Judge continues power surge to spur Yanks

Slugger also has RBI single clocked at 116.5 mph, according to Statcast

Judge continues power surge to spur Yanks

NEW YORK -- If Aaron Judge is to be believed, the next home run he watches will be his first. And if that is true, then he's probably the only one in the ballpark not paying attention when those tape-measure drives take flight.

Judge homered for the third consecutive game on Wednesday, crushing a two-run blast in the Yankees' 8-4 win over the Rays. The seventh-inning shot off Erasmo Ramirez struck the glass of the recently renamed 1893 Club in center field, making him the second player ever to hit it twice.

"I just run, to be honest," Judge said. "When I hit them, I just start running the bases because you never know what can happen. The wind can knock it down, something can happen. I'm just going to make sure I'm always running."

The 24-year-old slugger is responding well to manager Joe Girardi's call for players to step up in the absence of key contributors Didi Gregorius and Gary Sanchez. Judge went 2-for-3 with two runs and a career-high three RBIs in Wednesday's win and has compiled three straight multi-hit games.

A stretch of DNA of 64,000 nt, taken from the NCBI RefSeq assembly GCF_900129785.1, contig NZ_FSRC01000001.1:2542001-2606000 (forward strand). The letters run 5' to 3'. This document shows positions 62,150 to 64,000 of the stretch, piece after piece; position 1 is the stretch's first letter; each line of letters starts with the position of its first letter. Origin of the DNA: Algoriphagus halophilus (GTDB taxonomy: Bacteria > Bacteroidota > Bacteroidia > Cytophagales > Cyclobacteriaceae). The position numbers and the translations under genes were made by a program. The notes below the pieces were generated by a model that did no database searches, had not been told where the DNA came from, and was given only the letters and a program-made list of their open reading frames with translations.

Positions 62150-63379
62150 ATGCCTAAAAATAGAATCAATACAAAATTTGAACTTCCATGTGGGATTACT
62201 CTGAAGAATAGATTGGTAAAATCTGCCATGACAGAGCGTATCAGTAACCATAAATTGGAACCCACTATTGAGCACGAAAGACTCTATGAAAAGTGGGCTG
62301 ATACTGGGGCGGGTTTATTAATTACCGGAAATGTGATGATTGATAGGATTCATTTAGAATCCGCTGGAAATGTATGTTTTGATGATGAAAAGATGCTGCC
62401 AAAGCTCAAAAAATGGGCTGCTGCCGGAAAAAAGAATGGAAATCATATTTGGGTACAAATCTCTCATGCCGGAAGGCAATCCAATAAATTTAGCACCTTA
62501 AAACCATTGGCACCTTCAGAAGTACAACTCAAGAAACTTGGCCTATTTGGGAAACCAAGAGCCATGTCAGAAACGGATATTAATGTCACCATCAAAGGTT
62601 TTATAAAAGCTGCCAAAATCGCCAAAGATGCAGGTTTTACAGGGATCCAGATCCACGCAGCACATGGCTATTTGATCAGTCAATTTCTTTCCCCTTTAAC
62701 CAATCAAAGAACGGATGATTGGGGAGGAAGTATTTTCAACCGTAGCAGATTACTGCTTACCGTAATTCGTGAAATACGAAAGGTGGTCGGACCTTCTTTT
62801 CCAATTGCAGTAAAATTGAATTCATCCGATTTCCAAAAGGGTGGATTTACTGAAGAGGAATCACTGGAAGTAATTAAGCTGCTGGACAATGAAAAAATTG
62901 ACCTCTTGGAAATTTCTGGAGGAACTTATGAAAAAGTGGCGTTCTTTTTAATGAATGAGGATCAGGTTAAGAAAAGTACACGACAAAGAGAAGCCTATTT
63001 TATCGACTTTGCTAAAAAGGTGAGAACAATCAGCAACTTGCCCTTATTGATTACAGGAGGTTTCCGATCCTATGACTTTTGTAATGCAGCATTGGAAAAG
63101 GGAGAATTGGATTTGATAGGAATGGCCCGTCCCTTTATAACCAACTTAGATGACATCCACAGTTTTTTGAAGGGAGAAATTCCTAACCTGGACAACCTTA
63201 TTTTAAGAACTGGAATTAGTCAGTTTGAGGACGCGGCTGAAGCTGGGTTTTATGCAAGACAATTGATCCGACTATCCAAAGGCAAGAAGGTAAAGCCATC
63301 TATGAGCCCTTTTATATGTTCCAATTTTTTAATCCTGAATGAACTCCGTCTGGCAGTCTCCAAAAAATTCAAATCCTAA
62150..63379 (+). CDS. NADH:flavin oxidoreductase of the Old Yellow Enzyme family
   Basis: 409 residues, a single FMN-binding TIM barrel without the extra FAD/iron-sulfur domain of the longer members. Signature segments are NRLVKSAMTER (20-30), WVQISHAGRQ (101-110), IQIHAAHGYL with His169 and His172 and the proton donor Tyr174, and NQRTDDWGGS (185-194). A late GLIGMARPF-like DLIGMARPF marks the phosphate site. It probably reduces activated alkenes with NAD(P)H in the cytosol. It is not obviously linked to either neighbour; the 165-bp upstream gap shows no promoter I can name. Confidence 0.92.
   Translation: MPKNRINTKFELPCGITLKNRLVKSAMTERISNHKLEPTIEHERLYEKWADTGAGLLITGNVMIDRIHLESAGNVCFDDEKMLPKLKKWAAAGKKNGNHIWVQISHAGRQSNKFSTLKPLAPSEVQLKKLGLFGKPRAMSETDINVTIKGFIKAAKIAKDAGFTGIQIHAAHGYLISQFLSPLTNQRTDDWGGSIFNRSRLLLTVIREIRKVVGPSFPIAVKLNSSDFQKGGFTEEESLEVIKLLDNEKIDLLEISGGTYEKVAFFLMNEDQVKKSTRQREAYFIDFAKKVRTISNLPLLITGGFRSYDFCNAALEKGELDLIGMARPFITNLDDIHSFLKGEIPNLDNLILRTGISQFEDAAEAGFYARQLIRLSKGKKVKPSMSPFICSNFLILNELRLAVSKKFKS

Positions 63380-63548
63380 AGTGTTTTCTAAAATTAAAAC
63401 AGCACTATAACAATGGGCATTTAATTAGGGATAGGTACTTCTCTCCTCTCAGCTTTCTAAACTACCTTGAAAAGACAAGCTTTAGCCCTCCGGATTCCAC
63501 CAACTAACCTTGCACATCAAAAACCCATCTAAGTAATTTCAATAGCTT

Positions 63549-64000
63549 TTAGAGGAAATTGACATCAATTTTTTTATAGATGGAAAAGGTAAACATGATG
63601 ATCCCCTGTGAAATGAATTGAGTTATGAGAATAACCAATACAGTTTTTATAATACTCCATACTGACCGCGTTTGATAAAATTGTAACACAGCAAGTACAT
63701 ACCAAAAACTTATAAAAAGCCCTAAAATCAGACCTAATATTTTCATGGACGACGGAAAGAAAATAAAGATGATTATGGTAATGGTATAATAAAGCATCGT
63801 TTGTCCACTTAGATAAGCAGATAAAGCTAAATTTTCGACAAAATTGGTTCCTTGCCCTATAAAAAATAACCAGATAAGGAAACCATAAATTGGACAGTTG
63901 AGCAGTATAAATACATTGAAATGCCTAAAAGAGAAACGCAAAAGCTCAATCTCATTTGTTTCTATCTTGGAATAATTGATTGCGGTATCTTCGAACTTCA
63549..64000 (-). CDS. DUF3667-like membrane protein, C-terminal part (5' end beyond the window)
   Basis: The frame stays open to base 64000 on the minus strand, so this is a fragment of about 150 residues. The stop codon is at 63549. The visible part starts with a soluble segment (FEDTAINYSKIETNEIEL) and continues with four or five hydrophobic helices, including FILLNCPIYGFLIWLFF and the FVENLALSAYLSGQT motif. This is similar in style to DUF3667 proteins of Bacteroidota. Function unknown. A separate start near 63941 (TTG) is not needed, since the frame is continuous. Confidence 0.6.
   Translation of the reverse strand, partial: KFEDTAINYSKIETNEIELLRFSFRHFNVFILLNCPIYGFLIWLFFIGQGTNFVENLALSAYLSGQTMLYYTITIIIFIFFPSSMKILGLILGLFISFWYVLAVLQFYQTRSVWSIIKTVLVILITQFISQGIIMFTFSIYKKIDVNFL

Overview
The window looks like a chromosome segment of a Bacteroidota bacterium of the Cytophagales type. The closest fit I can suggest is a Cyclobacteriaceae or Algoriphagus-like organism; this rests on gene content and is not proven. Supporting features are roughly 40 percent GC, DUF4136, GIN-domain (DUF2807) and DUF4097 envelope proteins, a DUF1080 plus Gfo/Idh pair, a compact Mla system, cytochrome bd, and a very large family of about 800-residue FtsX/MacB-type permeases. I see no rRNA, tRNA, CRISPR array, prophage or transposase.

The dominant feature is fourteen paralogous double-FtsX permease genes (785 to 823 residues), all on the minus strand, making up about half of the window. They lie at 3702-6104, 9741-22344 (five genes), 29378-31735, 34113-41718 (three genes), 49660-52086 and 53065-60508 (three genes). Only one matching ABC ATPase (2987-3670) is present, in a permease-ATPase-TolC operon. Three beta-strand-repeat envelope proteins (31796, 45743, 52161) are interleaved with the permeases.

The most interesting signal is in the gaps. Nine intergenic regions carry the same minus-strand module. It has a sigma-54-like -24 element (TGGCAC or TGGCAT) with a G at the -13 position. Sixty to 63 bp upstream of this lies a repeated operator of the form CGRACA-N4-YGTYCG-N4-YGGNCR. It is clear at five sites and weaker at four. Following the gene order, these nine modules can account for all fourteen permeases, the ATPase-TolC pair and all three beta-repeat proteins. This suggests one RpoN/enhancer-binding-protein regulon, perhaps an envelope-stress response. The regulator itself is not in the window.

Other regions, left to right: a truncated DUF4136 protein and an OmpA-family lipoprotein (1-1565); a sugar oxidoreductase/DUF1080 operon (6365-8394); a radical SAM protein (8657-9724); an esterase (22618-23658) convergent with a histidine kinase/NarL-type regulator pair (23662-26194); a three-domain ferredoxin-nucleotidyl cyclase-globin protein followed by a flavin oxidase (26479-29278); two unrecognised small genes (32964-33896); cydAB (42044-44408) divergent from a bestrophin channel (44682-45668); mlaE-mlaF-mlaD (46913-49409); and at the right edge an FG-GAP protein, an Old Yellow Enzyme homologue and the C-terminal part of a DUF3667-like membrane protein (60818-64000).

"I'm really encouraged," Girardi said. "It just seems like he's really gotten going. If someone like that gets hot and starts swinging the bat well, there's going to be balls leaving the ballpark because he's so big and strong. That's what happened."

Judge's two-run homer

Judge's 437-foot blast impressed the crowd, but it was his sixth-inning single past reliever Jumbo Diaz that rocketed to the top of the Statcast™ leaderboards. Clocked at 116.5 mph as it whistled into center field, Judge's game-tying drive was the hardest hit registered so far this season.

"It was very close ... I felt the wind go by my head," Diaz said. "When I got back, I received a message from my wife. She was a little scared, a little jolted by it. She was just grateful I was OK."

So was Judge, who said he was relieved that the ball didn't strike Diaz. The key to that at-bat, he said, was not much different than the long homer -- try to get the bat barrel to beat the ball to a given spot and wait for good things to happen.

"For me, I was just trying to drive a pitch up the middle, not try to do too much with runners on," Judge said. "A single works there. I don't have to hit a three-run homer. If I hit a single like I did, it scores the guy and ties up the game. Just keeps the chain moving."

Bryan Hoch has covered the Yankees for MLB.com since 2007. Follow him on Twitter @bryanhoch and on Facebook. This story was not subject to the approval of Major League Baseball or its clubs.